Once it appears you’re eligible and will receive funds, it’s good to know what you can spend them on. Fortunately, the limits on what you can use the cash for are few and far between. Here is a complete list of all eligible uses:

  • Payroll costs.
  • Mortgage payments (no prepayments)
  • Rent (no prepayments)
  • Utilities
  • Maintenance (including upgrades to outdoor seating)
  • Supplies
  • Operational expenses
  • Paid sick leave (learn more about sick leave)

If you have something in mind that you feel is essential to the operation and continuation of your business but isn’t on that list, don’t worry. You can always make a request to the administrator handling your particular grant in which you will be able to explain why this particular action is necessary for you.

One thing to keep in mind, this money can’t be used past the end of the year, so if you have extra lying around, figure out a way to spend it.

Are There Any Restrictions?

First and foremost, you cannot be a government owned or operated business. I wasn’t aware the GOV was running many bars or restaurants, but I suppose Congress is just being thorough.

Second, the entity receiving the funds cannot own, operate, or be financially associated with more than 20 locations. To be clear, this is 20 of any type of food/drink business, not just 20 operating under the same name.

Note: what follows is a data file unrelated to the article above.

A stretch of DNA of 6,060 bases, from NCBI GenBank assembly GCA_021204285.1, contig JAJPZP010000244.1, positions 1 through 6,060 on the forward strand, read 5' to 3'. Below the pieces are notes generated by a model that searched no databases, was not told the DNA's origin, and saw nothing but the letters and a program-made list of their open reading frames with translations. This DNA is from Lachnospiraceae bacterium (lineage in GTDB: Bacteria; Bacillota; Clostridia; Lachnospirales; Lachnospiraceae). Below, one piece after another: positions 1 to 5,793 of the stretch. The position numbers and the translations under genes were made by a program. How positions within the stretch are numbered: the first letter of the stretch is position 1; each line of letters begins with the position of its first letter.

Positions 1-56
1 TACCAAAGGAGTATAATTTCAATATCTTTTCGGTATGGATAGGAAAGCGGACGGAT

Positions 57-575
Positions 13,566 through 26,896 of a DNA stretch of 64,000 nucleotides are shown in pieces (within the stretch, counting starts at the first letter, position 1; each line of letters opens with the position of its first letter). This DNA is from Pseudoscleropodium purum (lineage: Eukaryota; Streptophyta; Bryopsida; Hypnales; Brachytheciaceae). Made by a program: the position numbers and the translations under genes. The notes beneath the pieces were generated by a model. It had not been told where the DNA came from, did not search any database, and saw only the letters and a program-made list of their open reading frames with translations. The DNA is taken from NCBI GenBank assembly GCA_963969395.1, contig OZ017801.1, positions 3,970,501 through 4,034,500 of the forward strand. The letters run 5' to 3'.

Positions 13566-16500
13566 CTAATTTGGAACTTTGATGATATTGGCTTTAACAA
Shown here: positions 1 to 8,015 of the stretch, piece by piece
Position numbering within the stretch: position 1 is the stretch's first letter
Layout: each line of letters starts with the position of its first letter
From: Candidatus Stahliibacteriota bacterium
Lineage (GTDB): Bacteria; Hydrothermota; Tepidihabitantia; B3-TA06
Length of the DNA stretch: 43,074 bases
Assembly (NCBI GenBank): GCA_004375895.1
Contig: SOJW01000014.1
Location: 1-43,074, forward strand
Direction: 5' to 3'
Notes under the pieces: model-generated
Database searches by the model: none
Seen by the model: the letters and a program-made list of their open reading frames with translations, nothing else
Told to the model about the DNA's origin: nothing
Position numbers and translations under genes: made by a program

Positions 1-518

I imagine the purpose of this clause is to ensure that larger operators don’t scoop up all the funds that might otherwise help dozens of business owners in the same region.

Third, the business isn’t or won’t be receiving funds from the Save Our Stages Act.

Money taken from the PPP is okay, but you will be required to deduct that from the total grant amount you were initially awarded. As noted above, you can use these funds to pay sick leave or to retain employees, however, you won’t be able to claim the tax credits associated with those programs if you’re using funds from the RRF

Additionally, you cannot be a publicly traded company. Just in case any lawyers figured out how to create smaller shell corporations to allow their national businesses to apply for funds.

What Happens if I Misuse the Funds?

For pete’s sake, just don’t! The US government excels at a handful of things, and catching tax and financial crimes is one of them. By accepting a RRF grant you’re opening your doors for review at any time the government wishes to look at how you spent the money taxpayers have given you.

If you’re not clear by this point on what’s acceptable and what’s not, talk to your accountants and lawyers. The cost of an hour or two with them is absolutely nothing compared to what you’ll owe when the SBA determines they want their money back.

Yes, that’s right, if the SBA and RRF determine that you misused the funds, you’ll be required to pay them back.

I double and triple down on this point, there is no level of benefit you’ll get from pulling a fast one that is worth the risk of being told you owe MILLIONS OF DOLLARS to the US government.